The Answer // From page 7
The correct answer is B. The lead levels in serum and urine were tested (517 mcg/L, 0-400 mcg/L; 131.7 mcg/L, 0-70.38 mcg/L). A diagnosis of lead poisoning was made. Three days after chelation treatment, his ymptoms disappeared and did not recur in the follow-up. We carefully reviewed the patient’s history and found that he had been using jineijin, a traditional Chinese medicine (TCM) drug, which is
made with dried endothelium corneum gigeriae galli (Figure E), at about 500
g/month and squama mantis (a TCM drug, at less than 5 g/month) as dietary
supplements for 3 years. The level of lead in ground jineijin (Figure F, the drug
the patients consumed is mainly processed by mixing ground jineijin and honey;
Figure G, the deposit left after the elution of honey in Figure F is ground jineijin) and squama mantis was measured with inductively coupled plasma optical
emission spectrometry, which proved to be 3,389 mg/kg, much higher than the
maximal limit allowed for drinking water (less than 0.01 mg/kg). It is estimated
that the patient’s daily lead intake from ground jineijin and squama mantis approximated 50 mg/day (acceptable limit being 100-300 mcg/day)1 in the past 3
Jineijin has traditionally been used in China to alleviate nausea and vomiting. 2
With the rapid development of industry, heavy metal pollution of water and soil
has been a widespread problem. 3 Heavy metal enrichment may appear in poultry
exposed to environmental population. Therefore, the lead content of jineijin obtained from poultry with high levels of lead exposure can easily exceed maximum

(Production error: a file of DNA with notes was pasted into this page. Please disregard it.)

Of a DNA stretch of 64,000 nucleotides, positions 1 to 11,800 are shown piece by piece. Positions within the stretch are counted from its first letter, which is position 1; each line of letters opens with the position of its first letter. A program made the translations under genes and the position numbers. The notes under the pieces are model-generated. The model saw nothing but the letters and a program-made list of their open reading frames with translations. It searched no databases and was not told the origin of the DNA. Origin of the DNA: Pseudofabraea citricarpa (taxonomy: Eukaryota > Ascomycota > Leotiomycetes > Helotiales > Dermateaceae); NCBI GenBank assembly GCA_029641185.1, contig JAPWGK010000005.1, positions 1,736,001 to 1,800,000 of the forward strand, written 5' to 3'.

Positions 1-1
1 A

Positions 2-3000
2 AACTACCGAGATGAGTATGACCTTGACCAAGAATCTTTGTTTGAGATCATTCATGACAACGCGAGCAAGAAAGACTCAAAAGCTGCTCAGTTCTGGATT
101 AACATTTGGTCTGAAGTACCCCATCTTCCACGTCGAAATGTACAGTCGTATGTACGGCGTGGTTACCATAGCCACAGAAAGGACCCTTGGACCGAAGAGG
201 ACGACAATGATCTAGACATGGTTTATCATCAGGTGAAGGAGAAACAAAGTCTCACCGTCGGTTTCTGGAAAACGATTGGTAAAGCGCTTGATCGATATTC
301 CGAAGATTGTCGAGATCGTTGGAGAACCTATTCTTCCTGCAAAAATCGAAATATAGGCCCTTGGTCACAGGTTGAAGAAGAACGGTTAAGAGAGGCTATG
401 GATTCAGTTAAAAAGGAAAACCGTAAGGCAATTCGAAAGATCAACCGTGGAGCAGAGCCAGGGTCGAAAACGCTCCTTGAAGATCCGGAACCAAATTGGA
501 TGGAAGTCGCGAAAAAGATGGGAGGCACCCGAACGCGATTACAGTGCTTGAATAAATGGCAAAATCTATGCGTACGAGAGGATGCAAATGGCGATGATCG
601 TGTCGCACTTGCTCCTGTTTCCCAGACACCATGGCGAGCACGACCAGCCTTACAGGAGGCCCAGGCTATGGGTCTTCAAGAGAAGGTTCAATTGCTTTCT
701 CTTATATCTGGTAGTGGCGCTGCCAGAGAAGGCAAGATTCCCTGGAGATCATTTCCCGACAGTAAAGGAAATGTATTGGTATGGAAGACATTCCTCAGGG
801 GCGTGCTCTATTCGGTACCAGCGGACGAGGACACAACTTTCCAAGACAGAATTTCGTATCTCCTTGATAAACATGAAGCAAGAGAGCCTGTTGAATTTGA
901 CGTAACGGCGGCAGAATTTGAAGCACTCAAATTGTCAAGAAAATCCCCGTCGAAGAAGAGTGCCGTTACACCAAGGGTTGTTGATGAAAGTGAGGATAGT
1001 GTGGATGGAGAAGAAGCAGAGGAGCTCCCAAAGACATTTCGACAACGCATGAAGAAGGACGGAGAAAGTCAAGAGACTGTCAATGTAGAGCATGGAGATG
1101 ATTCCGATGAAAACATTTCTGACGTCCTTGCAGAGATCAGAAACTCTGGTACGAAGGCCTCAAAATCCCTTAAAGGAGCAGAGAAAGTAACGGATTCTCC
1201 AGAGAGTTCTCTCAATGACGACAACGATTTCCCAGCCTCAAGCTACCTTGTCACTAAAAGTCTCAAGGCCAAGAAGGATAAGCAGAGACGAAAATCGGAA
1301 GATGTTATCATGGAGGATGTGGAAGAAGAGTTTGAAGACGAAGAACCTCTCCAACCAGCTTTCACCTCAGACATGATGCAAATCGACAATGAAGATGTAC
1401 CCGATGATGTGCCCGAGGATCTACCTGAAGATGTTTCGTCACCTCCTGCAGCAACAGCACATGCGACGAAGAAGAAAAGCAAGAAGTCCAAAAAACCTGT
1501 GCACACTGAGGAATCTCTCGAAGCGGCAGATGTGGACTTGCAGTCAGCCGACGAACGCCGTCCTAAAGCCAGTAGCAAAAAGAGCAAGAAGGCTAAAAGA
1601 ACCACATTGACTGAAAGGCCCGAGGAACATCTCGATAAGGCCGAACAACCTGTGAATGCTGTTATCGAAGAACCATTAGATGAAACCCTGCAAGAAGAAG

acceptable limits. In this patient, long-term high-dosage consumption of jineijin
may have been the source of lead exposure. n
We thank Linshen Xie, MD, department of environmental health and occupational
diseases, No. 4 West China Teaching Hospital, Sichuan University, for offering some
clinical data. We thank the patient for giving permission to share his information.
1. National Research Council (US). Safe Drinking Water Committee. Drinking water and health. National
Academy Press. Washington, D.C. 1977;1:309.
2. State Administration of Traditional Chinese Medicine. Advanced Textbook on Traditional Chinese Medicine and Pharmacology. New World Press, Beijing. 1995. (vol. 2).
3. Hui Hu, Q.J., Kavan, P. A study of heavy metal pollution in China: Current status, pollution-control policies and countermeasures. Sustainability. 2014;6:5820-38.
This article has an accompanying continuing medical education activity, also
eligible for MOC credit, Learning objective: Upon completion of this examination,
successful learners will be able to identify the features of lead poisoning.